Friday, August 26, 2016
Above: The caption for this photo reads, in part: "Seeing no reason why this signboard should be discarded once it had outlived its usefulness [i.e., after the new school was built], Cabot school officials [Vermont] ingeniously discovered that it was just the right size for a basketball backboard..." The New Deal's Public Works Administration (PWA) funded hundreds of new schools across America, and many of them had gymnasiums with basketball courts, as well as outdoor basketball courts. Photo courtesy of the National Archives.
Above: The work-relief programs of the New Deal also built or improved basketball courts. For example, the Works Progress Administration (WPA) built many thousands of schools, gymnasiums, and playgrounds. In 1940, the WPA developed Taylor Park in Keedysville, Maryland (pictured above). Today, area residents can pass the time--and stay fit--playing basketball at the park. Photo by Brent McKee.
Above: For many decades, before it was neglected and demolished, this WPA-built gymnasium and basketball court served the town of Manteo, North Carolina. Photo by Brent McKee.
The WPA not only constructed and repaired basketball courts, it also fielded a basketball team - the "District WPA." According to a 1937 Washington Post article, "Crack WPA Quintet Becomes Favorite to Capture Crown" (March 1), the WPA basketball team was coached by George E. Allen (head of the WPA in D.C. and also a D.C commissioner) and consisted of the players Dopey Dean, Reds Scheible, Chick Hollidge, Bobby Lucas, Bernie Lieb, Bill Noonan, Ollie Tipton, and Ollie Mayfield. Competing teams included the "Navy Yard Marines" "Flying Eagles," "Treasury Department," and "Silver Spring Merchants."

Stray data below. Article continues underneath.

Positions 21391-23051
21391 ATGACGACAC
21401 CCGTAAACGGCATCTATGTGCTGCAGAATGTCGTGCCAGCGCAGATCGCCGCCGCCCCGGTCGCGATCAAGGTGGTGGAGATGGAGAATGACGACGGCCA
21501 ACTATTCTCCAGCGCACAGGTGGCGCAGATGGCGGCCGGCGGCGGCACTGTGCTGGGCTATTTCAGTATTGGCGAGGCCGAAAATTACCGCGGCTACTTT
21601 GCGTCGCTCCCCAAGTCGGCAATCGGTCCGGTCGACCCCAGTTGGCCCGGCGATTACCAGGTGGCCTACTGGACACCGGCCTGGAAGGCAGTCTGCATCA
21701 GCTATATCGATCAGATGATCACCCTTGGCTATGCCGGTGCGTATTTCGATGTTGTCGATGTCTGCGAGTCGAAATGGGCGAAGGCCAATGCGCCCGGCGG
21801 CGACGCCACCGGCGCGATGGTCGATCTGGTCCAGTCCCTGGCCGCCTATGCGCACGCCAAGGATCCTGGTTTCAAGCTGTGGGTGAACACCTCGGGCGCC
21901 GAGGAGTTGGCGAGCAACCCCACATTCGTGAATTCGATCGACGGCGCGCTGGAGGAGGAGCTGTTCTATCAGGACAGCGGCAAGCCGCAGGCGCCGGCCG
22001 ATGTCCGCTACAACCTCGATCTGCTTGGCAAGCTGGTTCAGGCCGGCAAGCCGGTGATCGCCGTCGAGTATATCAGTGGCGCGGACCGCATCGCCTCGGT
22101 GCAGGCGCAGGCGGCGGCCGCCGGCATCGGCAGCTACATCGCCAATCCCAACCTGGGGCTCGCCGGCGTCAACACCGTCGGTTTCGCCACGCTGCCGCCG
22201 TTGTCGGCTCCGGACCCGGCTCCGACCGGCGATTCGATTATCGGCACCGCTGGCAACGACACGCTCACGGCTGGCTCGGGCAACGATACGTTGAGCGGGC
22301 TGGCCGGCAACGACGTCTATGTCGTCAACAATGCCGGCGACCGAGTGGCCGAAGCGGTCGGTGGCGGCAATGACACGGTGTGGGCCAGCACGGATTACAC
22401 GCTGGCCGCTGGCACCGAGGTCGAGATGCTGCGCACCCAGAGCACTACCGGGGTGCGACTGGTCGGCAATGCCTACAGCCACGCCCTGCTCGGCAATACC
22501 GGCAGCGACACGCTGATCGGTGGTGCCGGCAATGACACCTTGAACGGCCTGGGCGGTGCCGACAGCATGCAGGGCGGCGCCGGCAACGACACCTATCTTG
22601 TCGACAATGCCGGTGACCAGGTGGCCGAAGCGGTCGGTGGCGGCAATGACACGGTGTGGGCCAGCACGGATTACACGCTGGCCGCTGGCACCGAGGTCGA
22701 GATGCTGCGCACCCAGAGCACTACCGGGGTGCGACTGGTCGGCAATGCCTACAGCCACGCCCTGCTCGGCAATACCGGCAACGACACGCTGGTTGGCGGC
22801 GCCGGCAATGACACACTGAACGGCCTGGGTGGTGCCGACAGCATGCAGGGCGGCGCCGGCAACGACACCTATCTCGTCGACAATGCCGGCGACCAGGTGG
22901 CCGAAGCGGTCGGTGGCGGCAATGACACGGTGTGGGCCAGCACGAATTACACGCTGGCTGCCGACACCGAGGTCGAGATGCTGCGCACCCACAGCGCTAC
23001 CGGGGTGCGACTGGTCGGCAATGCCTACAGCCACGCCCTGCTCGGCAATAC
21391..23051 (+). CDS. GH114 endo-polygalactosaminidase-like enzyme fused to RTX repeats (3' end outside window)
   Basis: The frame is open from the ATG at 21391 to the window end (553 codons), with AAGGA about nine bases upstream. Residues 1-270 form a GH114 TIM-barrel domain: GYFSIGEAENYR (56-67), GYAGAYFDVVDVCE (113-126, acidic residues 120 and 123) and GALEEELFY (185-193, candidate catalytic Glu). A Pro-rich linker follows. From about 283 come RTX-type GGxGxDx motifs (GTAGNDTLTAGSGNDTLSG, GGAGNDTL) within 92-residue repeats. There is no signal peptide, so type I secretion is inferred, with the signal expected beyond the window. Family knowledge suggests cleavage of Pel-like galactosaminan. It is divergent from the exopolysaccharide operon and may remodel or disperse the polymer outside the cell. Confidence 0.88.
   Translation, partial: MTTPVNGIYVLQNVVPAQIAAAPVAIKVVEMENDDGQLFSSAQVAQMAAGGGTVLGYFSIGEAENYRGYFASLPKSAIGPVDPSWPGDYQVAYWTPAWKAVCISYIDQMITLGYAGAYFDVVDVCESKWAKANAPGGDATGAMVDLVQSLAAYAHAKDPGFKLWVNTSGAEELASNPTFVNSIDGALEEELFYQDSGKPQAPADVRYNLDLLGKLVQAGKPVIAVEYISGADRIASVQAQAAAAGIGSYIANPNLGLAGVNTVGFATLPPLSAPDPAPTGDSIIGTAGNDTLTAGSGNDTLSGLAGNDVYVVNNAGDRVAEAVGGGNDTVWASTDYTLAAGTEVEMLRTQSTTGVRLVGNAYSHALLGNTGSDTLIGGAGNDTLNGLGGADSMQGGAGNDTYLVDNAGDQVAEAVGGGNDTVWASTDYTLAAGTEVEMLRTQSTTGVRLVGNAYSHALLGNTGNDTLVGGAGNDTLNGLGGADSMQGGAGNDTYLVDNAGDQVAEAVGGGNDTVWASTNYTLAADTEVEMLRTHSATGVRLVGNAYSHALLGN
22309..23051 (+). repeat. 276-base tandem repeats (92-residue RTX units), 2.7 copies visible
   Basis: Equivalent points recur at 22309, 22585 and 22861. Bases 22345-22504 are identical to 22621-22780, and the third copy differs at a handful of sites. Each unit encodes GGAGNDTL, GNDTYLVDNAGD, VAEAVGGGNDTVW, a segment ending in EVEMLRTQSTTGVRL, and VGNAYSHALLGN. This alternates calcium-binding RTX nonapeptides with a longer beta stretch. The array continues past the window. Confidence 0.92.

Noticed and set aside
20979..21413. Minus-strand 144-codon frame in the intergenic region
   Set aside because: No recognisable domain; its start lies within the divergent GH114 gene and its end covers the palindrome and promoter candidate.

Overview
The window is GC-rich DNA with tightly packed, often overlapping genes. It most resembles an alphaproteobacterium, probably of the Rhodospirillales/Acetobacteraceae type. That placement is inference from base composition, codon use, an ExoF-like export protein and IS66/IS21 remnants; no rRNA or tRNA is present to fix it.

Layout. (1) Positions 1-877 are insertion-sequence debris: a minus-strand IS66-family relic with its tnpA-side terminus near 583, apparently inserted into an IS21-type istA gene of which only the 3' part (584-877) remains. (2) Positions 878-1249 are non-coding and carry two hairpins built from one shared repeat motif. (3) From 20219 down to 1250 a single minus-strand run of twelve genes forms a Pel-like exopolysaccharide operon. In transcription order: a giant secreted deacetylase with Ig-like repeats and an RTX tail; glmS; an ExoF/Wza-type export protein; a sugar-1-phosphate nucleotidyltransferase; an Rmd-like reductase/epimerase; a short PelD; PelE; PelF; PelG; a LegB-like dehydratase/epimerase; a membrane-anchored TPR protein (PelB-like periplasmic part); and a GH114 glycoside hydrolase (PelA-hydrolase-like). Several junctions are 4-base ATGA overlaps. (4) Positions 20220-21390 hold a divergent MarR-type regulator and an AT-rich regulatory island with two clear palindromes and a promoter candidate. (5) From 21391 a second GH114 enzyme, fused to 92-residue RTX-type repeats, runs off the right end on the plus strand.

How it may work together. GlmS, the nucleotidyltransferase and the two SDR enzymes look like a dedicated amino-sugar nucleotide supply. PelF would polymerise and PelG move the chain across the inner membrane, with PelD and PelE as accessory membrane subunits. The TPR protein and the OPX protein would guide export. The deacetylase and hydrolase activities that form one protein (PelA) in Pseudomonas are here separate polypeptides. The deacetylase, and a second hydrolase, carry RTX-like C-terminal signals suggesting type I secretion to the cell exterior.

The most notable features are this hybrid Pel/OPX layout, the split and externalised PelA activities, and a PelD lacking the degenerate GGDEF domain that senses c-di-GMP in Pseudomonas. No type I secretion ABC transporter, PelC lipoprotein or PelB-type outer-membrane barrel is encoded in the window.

Tuesday, August 23, 2016
Above: The Great Depression contributed to the destruction of the Virgin Islands' sugar and rum industry. So, in 1934, the New Deal's Public Works Administration (PWA) provided $1 million in seed money to start up the "Virgin Islands Company" (about $18 million in today's dollars). The Virgin Islands Company (VIC) provided much-needed employment on the island of St. Croix. The women above are working in the rum distillery of the VIC, 1941. Photo courtesy of the Library of Congress.
Above: A man working in the VIC's rum distillery, 1941. During its first few years of existence, the VIC virtually eliminated unemployment. However, drought in the late 1930s and shipping disturbances during World War II limited the VIC's economic contributions. After the war however, the VIC played a more prominent role in the Virgin Islands, providing loans, building infrastructure, promoting tourism, and more. For more information about the VIC, see the Living New Deal's summary here. Photo courtesy of the Library of Congress.
Above: The VIC produced three types of "Government House Rum" - White Label, Gold Label, and Dark Label. In the advertisement above, from the October 11, 1943 edition of Life magazine, we learn that White Label was good for making daiquiris, Gold Label was good for making Rum Collins, and Dark Label was good for making Planter's Punch. Image used for educational, non-commercial purposes.